Nike on Wednesday announced a new store concept, Nike Rise, with the first in Guangzhou, China. The retailer describes the concept as a store that "responds to the pulse of sport in a Member's city," according to a company press release.
The Guangzhou store opened on Thursday, and Nike plans to introduce more of the concept to its fleet in 2021. Nike Rise joins the list of Nike's other digitally-focused store concepts, including Nike House of Innovation and Nike Live.
The new concept is pitched as a "digitally-enabled journey" that reacts to data from members and to "real-time sports moments" in the city. It will feature a Nike By You personalization bar and a new app feature, Nike Experiences, which "turns the city into a digitally-enabled playground for members."
Building on the store strategy embodied by its other concepts, Nike Rise relies heavily on digital and experience to drive consumer interest.
The Nike Experiences feature being introduced to Nike's app connects Nike loyalty members in Guangzhou to "weekly sport-minded activations" and also gives them access to in-store workshops and events. The athletics retailer also positioned its new store close to Tianhe Sport Center, noting that members can "plug into events … with Nike experts and Master Trainers." Members will receive rewards tied to the sports they like.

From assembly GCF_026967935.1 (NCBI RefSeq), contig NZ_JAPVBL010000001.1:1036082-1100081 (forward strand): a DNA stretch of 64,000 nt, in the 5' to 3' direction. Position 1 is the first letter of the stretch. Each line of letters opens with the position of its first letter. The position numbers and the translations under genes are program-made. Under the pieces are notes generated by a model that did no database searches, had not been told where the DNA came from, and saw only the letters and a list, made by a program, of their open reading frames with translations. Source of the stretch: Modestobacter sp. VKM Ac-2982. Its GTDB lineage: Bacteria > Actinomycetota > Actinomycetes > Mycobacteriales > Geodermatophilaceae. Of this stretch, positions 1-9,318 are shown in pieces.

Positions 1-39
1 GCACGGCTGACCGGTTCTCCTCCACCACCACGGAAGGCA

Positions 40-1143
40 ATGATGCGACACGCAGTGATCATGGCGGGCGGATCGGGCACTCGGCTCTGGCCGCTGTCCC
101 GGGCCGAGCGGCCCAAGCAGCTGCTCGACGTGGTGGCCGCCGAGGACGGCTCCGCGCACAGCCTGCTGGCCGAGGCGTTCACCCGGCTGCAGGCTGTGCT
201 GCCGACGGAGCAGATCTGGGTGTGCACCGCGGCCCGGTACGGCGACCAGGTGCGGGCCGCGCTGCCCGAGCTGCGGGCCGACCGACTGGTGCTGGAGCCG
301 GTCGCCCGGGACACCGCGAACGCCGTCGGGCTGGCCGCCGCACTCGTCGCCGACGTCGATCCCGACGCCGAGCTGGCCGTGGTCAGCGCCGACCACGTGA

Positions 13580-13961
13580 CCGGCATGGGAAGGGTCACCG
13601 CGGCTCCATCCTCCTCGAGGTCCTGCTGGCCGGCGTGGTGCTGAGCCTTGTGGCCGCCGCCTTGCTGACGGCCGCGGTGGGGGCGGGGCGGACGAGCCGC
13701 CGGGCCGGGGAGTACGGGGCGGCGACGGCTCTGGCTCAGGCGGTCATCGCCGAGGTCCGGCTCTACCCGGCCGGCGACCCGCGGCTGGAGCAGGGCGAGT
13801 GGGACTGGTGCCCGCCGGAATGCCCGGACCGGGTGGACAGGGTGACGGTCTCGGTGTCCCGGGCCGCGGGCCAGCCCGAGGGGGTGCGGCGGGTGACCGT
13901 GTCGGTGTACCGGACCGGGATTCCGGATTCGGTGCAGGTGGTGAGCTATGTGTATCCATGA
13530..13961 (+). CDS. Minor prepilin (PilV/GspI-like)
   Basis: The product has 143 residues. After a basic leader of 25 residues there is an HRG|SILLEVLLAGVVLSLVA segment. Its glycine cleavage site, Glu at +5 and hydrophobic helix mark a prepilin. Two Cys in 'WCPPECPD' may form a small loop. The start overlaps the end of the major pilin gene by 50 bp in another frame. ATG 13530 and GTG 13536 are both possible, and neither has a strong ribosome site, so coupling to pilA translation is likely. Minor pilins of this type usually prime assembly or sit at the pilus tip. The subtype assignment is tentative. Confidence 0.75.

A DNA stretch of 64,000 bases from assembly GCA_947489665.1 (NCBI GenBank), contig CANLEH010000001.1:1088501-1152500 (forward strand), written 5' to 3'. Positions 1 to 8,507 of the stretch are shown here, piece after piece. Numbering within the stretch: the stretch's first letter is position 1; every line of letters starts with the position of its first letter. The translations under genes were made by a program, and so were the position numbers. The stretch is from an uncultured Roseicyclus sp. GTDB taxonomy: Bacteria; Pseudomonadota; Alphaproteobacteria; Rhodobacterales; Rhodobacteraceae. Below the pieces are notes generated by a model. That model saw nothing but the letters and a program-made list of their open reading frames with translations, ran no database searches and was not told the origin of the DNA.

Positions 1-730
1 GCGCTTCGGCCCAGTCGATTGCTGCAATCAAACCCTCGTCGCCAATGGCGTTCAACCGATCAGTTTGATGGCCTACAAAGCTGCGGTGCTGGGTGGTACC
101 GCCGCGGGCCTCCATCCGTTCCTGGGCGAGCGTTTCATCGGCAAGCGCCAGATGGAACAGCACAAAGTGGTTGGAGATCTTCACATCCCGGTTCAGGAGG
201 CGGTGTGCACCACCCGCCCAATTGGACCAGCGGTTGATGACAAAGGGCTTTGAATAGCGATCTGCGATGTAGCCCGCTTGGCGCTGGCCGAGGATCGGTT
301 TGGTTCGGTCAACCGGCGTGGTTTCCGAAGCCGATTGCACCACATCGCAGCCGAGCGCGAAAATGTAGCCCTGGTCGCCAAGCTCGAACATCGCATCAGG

The retailer is also introducing its Nike Fit shoe size technology to the store — the first time it's brought the technology to Greater China. The news comes just a couple of weeks after Nike reported fourth quarter earnings results, and with them, plans for up to 200 small-format stores, in the image of Nike Live.
Digital figured prominently in Nike's most recent earnings results, with the channel accounting for nearly 30% of total business in the quarter. While the retailer initially had a goal of hitting 30% digital penetration by 2023, executives said they expect to achieve that by 2021 thanks to acceleration by the pandemic, and now expect digital penetration to reach 50%.
Nike's store concepts also further the retailer's direct-to-consumer strategy. CEO John Donahoe on a conference call with analysts explained that the strategy will rely mostly on Nike Digital and Nike stores, with a select number of retail partners thrown into the mix. Making some in-store experiences unique to Nike members could also draw more consumers into the retailer's loyalty program, and therefore, the Nike ecosystem.
Experiential stores are swiftly becoming a defining feature of the athletics space, as retailers look to create meaningful connections with their customers instead of purely transactional ones. Lululemon is another retailer in the space that has played around with adding experiential elements to its stores, including a meditation studio in New York and two experiential megastores in Chicago and the Mall of America, which could eventually grow to be 10% of the retailer's footprint.